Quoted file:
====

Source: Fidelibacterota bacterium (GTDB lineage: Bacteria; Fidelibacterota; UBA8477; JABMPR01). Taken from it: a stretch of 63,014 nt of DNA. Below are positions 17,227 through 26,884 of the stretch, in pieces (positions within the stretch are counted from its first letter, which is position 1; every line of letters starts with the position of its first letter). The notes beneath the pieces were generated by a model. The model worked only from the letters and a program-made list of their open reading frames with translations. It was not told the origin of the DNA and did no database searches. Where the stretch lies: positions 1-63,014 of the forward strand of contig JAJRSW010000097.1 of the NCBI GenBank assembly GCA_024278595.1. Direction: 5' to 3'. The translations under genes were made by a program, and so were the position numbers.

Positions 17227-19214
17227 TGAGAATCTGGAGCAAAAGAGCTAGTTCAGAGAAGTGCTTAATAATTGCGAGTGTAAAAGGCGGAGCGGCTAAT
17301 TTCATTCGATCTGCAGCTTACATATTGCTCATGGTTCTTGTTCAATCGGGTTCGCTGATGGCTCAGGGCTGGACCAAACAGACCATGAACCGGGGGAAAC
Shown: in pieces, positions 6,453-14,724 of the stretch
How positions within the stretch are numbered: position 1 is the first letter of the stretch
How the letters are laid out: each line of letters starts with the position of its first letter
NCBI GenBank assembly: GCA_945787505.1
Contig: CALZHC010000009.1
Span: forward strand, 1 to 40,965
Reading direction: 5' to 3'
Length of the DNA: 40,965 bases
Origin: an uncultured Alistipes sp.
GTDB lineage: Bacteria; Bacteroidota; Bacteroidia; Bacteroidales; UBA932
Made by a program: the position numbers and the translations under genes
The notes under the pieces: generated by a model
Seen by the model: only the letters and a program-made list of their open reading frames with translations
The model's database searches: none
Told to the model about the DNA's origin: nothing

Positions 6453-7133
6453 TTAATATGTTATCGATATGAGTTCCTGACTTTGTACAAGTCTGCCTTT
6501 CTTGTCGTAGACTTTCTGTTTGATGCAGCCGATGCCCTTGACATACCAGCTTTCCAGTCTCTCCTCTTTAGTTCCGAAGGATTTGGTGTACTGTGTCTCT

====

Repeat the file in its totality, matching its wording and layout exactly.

Source: Fidelibacterota bacterium (GTDB lineage: Bacteria; Fidelibacterota; UBA8477; JABMPR01). Taken from it: a stretch of 63,014 nt of DNA. Below are positions 17,227 through 26,884 of the stretch, in pieces (positions within the stretch are counted from its first letter, which is position 1; every line of letters starts with the position of its first letter). The notes beneath the pieces were generated by a model. The model worked only from the letters and a program-made list of their open reading frames with translations. It was not told the origin of the DNA and did no database searches. Where the stretch lies: positions 1-63,014 of the forward strand of contig JAJRSW010000097.1 of the NCBI GenBank assembly GCA_024278595.1. Direction: 5' to 3'. The translations under genes were made by a program, and so were the position numbers.

Positions 17227-19214
17227 TGAGAATCTGGAGCAAAAGAGCTAGTTCAGAGAAGTGCTTAATAATTGCGAGTGTAAAAGGCGGAGCGGCTAAT
17301 TTCATTCGATCTGCAGCTTACATATTGCTCATGGTTCTTGTTCAATCGGGTTCGCTGATGGCTCAGGGCTGGACCAAACAGACCATGAACCGGGGGAAAC
Shown: in pieces, positions 6,453-14,724 of the stretch
How positions within the stretch are numbered: position 1 is the first letter of the stretch
How the letters are laid out: each line of letters starts with the position of its first letter
NCBI GenBank assembly: GCA_945787505.1
Contig: CALZHC010000009.1
Span: forward strand, 1 to 40,965
Reading direction: 5' to 3'
Length of the DNA: 40,965 bases
Origin: an uncultured Alistipes sp.
GTDB lineage: Bacteria; Bacteroidota; Bacteroidia; Bacteroidales; UBA932
Made by a program: the position numbers and the translations under genes
The notes under the pieces: generated by a model
Seen by the model: only the letters and a program-made list of their open reading frames with translations
The model's database searches: none
Told to the model about the DNA's origin: nothing

Positions 6453-7133
6453 TTAATATGTTATCGATATGAGTTCCTGACTTTGTACAAGTCTGCCTTT
6501 CTTGTCGTAGACTTTCTGTTTGATGCAGCCGATGCCCTTGACATACCAGCTTTCCAGTCTCTCCTCTTTAGTTCCGAAGGATTTGGTGTACTGTGTCTCT